After the terrible gang-rape of a 23-year-old student in Delhi on December 16, India and the role of women in India have been in the centre of global attention. Observing thousands of women going on the streets and protesting for a better acceptance in society, it looks like India is undergoing a rapid change. However, listening to some comments by Indian politicians such as Botsa Satyanarayana, Andhra Pradesh Congress president, who described the Delhi gang-rape as a ‘small incident’ and further stated that women should not go outside during late hours, it seems that a lot still has to be done (Ronamai 2012).
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From October 12th to October 14th the 1st International Conclave on Climate Change with the focus on Clean Energy and Energy Security took place at Hitex, Hyderabad’s convention centre. This conference was organised by the Centre of Climate Change which belongs to the Engineering Staff College of India, Hyderabad. During this conference researchers, company representatives and government officials from over 20 countries met to discuss energy security and energy consumption which is not only a social and environmental problem but also a great challenge in terms of development. Germany was the prime country partner in course of the Germany + India year 2011-2012 so the majority of international speakers came from Germany and German organisations such as GIZ. Read more »
Safe drinking water and sanitation services are common issues in most rapidly growing developing cities. Varanasi is no exception; however, the situation in Varanasi is different compared to the ones of other cities at a similar development stage. Varanasi’s water supply is highly dependent on the Ganga, which is considered to be sacred and purifying by the Hindus. Immersion and ablution in its water are daily procedures for the inhabitants as well for the numerous pilgrims. Every day, around 60,000 people take a holy dip in the Ganga in Varanasi. Furthermore, religious practices, such as burning of corpses, aggravate the pollution of the river. This extreme focus of daily life along the river makes Varanasi’s water situation more unique but also more urgent than in other cities (Mishra 2005). Read more »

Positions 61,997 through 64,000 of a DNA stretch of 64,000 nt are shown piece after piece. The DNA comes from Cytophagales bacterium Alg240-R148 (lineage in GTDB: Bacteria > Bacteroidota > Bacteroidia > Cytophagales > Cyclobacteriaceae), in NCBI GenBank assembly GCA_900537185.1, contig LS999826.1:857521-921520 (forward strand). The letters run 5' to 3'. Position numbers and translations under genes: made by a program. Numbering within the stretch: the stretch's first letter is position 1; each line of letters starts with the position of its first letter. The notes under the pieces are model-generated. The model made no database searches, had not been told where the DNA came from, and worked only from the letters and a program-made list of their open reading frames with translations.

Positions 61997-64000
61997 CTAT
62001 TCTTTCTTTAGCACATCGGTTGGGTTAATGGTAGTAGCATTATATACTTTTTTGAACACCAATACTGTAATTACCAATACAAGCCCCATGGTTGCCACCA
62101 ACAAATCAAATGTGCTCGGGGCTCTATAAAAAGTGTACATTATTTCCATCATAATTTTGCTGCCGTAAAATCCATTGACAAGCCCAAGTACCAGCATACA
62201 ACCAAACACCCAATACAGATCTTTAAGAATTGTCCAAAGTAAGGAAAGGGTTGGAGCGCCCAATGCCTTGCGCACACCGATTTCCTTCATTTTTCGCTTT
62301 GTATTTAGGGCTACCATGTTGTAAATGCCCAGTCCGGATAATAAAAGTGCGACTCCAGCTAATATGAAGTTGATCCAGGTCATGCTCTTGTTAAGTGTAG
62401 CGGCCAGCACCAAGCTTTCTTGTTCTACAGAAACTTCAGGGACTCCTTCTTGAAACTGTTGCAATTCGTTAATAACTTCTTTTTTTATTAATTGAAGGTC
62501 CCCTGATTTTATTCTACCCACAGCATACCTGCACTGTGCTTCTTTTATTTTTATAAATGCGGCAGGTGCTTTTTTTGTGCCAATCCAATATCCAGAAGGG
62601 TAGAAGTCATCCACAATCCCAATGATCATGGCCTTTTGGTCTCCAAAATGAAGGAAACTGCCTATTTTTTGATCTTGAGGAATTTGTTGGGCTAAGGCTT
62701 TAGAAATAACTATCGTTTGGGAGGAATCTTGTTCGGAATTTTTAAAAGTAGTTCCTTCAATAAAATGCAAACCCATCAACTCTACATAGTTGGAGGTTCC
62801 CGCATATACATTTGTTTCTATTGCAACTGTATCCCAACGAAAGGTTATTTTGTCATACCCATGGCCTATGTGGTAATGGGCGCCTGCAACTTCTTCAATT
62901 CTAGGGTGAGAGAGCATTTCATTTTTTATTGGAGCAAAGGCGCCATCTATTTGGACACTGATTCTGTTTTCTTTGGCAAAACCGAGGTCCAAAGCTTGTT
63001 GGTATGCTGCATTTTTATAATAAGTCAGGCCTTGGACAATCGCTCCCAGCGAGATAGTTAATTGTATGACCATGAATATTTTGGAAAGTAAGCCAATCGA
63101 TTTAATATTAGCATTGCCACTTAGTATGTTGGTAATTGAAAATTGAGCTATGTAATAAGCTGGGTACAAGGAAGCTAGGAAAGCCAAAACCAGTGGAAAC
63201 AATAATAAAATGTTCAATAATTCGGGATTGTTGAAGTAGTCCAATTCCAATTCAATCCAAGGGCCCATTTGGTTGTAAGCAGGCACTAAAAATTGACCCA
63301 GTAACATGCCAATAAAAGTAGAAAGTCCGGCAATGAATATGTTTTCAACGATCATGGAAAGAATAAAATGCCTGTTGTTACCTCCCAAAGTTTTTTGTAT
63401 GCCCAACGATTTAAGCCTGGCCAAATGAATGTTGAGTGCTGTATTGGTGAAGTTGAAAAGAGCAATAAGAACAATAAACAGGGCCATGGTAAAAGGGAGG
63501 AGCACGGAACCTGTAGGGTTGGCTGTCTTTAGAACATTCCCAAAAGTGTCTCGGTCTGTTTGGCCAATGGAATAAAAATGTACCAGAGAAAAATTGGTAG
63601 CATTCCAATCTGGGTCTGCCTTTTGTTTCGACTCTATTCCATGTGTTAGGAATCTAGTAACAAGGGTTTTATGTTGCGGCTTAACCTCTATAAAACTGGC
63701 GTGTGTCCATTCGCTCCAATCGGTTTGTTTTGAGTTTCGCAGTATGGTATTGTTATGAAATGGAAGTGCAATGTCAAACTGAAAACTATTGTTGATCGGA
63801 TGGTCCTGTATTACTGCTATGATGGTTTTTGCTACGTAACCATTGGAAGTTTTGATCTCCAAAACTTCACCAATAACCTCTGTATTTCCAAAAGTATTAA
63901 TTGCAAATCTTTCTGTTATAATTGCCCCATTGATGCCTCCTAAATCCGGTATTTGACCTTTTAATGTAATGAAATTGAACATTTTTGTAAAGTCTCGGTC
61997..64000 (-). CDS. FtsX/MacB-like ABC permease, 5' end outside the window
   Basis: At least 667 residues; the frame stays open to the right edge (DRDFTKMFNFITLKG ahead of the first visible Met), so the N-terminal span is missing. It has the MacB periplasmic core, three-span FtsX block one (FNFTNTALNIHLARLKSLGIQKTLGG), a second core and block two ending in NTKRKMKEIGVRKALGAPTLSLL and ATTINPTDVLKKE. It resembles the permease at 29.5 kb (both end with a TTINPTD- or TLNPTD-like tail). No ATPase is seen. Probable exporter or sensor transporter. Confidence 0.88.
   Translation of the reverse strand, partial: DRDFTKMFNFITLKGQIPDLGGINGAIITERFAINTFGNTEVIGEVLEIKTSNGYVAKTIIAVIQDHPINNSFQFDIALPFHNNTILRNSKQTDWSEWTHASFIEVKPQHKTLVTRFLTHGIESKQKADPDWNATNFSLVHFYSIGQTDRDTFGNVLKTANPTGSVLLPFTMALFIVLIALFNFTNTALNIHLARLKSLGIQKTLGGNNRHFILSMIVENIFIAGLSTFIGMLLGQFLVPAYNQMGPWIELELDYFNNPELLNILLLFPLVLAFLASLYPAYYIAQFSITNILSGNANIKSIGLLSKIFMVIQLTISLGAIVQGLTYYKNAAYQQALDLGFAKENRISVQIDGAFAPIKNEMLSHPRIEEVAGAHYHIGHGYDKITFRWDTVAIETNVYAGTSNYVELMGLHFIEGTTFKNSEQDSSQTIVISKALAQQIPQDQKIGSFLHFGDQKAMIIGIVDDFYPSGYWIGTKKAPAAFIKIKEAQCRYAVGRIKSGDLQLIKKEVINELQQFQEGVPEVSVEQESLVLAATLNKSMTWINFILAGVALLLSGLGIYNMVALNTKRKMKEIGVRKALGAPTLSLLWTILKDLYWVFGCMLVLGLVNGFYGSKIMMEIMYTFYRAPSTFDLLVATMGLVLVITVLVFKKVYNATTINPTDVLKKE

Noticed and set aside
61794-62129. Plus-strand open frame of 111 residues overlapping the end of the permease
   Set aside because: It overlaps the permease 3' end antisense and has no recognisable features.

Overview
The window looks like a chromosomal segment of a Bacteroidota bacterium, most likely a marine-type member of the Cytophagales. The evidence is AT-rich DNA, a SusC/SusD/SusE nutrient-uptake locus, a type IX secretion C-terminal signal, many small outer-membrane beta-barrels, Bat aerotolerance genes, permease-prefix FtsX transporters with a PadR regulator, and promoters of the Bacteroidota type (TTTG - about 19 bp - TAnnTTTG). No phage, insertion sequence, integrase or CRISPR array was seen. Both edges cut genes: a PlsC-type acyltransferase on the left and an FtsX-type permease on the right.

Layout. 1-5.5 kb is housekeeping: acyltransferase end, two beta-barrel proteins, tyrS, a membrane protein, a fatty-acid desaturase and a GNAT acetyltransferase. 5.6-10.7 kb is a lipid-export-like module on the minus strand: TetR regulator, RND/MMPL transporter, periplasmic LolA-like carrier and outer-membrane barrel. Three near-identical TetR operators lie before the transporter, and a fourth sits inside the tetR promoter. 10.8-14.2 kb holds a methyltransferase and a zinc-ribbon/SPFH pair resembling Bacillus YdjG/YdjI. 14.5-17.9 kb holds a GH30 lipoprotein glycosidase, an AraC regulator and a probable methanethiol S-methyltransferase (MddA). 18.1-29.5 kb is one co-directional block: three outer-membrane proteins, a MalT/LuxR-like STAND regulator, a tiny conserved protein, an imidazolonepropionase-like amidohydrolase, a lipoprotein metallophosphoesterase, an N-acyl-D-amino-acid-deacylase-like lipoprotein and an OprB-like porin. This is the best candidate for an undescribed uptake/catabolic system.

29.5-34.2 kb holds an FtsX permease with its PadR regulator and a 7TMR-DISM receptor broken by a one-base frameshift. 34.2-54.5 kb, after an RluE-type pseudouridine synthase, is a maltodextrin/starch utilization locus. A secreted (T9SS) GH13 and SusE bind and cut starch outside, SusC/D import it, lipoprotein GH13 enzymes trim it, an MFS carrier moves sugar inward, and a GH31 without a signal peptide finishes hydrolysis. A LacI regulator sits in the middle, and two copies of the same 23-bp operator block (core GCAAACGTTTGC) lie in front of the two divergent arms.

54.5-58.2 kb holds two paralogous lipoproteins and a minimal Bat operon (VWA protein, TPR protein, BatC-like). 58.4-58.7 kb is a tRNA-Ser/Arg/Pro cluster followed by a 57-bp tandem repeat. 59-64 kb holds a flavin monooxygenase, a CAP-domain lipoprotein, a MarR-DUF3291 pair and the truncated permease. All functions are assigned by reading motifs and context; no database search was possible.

According to the International Institute for Environment and Development (IIED), an environmental burden is a hazard to human well-being. It results from human activities that influence the environment in a negative way. Environmental burdens can be categorised depending on the spatial range and the type (IIED 2001). Table 1 shows examples of urban environmental burdens and their different scales. Varanasi mainly faces local and city-regional burdens such as inadequate household access to water and sanitation, river water pollution and air pollution. Read more »